C.S. Lewis on Appreciation
The Four Loves (Harcourt Trade: 1971), p. 13-14, 16-17.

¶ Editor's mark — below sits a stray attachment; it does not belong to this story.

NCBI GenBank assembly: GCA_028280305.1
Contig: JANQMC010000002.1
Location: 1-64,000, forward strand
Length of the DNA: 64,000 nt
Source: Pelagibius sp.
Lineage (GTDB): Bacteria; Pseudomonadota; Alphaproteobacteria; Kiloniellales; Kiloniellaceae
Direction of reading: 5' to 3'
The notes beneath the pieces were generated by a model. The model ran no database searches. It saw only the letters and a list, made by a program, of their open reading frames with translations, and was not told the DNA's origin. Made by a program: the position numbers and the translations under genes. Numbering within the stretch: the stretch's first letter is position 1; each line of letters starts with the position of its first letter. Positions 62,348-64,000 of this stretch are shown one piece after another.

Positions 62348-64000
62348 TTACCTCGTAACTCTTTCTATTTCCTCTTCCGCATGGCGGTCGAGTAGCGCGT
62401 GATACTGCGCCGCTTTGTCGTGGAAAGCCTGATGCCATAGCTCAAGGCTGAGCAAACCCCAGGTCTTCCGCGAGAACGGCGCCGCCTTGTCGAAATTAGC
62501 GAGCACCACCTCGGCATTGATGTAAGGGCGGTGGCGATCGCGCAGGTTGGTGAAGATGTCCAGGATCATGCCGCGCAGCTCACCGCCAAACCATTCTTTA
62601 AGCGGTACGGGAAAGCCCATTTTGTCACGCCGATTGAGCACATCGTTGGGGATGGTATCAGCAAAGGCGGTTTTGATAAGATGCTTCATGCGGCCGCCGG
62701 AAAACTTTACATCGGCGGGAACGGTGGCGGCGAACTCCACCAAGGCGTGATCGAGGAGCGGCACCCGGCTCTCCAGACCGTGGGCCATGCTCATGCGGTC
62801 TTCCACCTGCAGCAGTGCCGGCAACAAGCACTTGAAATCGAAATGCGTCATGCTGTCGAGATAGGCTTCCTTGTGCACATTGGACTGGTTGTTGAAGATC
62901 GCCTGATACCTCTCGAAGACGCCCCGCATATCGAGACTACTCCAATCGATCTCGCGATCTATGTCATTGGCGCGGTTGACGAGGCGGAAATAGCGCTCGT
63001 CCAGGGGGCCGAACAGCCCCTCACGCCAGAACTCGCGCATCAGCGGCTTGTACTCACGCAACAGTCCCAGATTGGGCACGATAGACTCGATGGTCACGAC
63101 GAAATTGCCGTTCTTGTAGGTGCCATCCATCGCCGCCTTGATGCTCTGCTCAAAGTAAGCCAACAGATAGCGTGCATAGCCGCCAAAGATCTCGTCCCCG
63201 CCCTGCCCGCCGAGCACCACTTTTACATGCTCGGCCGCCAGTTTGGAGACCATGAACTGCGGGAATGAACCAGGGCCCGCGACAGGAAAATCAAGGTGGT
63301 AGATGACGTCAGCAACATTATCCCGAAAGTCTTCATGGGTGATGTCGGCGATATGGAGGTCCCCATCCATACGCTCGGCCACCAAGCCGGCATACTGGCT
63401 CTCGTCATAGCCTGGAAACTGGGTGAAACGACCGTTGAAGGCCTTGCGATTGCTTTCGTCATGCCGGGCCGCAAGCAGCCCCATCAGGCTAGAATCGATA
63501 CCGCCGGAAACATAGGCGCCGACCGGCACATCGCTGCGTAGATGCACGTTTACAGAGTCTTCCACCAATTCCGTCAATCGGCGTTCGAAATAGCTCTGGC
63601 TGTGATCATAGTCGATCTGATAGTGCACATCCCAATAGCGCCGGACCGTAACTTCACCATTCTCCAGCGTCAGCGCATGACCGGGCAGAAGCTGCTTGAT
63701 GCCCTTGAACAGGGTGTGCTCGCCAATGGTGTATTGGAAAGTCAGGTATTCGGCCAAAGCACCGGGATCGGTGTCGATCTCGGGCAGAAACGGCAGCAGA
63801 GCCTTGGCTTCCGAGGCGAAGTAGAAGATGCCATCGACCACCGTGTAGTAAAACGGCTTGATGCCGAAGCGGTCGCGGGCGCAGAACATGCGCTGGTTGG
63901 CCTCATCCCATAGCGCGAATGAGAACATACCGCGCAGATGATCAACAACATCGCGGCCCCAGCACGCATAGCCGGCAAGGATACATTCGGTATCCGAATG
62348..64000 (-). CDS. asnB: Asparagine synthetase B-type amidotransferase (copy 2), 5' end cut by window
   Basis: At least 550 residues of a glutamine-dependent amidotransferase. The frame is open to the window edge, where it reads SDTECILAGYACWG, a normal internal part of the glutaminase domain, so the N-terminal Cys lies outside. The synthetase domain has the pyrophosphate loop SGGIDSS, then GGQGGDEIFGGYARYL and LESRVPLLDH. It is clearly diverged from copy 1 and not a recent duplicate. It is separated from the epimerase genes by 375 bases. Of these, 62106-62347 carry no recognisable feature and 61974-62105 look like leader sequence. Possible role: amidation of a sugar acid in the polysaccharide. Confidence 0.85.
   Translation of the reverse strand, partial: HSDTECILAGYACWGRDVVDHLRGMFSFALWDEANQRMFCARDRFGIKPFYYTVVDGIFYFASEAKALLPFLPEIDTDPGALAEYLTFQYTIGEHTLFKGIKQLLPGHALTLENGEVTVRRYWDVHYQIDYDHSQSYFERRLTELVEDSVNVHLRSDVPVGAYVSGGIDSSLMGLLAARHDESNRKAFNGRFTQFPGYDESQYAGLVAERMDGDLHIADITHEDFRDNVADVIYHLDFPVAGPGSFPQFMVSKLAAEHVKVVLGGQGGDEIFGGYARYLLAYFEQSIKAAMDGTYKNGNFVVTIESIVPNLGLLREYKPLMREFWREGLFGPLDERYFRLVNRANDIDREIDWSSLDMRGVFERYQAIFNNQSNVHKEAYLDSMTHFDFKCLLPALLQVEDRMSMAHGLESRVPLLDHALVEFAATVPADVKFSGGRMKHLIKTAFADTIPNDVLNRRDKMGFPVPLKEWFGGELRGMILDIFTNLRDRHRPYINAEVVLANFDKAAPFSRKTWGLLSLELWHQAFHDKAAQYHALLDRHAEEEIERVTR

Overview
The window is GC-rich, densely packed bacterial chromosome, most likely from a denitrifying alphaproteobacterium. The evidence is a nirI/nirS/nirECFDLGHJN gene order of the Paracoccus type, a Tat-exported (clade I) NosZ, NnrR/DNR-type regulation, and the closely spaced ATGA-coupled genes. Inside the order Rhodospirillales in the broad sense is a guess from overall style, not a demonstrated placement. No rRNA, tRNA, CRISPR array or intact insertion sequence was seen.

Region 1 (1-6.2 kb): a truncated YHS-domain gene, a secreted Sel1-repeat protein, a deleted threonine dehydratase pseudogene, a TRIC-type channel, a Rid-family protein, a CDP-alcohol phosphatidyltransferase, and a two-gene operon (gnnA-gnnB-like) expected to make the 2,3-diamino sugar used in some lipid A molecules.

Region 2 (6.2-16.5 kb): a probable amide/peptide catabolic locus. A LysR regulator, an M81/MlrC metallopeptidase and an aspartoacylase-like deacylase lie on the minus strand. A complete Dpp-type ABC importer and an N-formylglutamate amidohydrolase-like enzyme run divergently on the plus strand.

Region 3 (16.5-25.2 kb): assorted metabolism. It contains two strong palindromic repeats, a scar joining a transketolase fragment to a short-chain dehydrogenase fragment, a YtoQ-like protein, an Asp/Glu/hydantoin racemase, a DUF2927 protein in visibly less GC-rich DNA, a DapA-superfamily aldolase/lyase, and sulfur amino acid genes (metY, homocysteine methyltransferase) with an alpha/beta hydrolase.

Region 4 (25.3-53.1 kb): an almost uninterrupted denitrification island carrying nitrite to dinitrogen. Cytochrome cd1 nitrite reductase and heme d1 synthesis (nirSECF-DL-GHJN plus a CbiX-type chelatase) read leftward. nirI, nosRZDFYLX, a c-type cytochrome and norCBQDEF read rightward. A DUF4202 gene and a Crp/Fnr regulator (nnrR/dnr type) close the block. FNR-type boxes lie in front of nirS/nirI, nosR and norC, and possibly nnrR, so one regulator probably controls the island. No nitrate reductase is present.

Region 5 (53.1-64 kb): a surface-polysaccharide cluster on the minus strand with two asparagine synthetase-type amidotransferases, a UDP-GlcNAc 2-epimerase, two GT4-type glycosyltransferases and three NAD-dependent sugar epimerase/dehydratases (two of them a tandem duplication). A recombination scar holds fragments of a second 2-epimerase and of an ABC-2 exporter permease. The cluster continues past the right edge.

Pleasures of Appreciation are very different. They make us feel that something has not merely gratified our senses in fact but claimed our appreciation by right. The connoisseur does not merely enjoy his claret as he might enjoy warming his feet when they were cold. He feels that here is a wine that deserves his full attention; that justifies all the tradition and skill that have gone to its making and all the years of training that have made his own palate fit to judge it. There is even a glimmering of unselfishness in his attitude. He wants the wine to be preserved and kept in good condition, not entirely for his own sake. Even if he were on his death-bed and was never going to drink wine again, he would be horrified as the thought of this vintage being spilled or spoiled or even drunk by clods (like myself) who can't tell a good claret from a bad. And so with the man who passes the sweet-peas. He does not simply enjoy, he feels that this fragrance somehow deserves to be enjoyed. He would blame himself if he went past inattentive and undelighted. It would be blockish, insensitive. It would be a shame that so fine a thing should have been wasted on him. He will remember the delicious moment years hence. He will be sorry when he hears that the garden past which his walk led him that day has now been swallowed up by cinemas, garages, and the new by-pass ... But in the Appreciative pleasures, even at their lowest, and more and more as they grow up into the full appreciation of all beauty, we get something that we can hardly help calling love and hardly help calling disinterested, towards the object itself. It is the feeling which would make a man unwilling to deface a great picture even if he were the last man left alive and himself about to die; which makes us glad of unspoiled forests that we shall never see; which makes us anxious that the garden or bean-field should continue to exit. We do not merely like the things; we pronounce them, in a momentarily God-like sense, "very good." ... This judgment that the object is very good, this attention (almost homage) offered to it as a kind of debt, this wish that it should be and should continue being what it is even if we were never to enjoy it, can go out not only to things but to persons. When it is offered to a woman we call it admiration; when to a man, hero-worship; when to God, worship simply.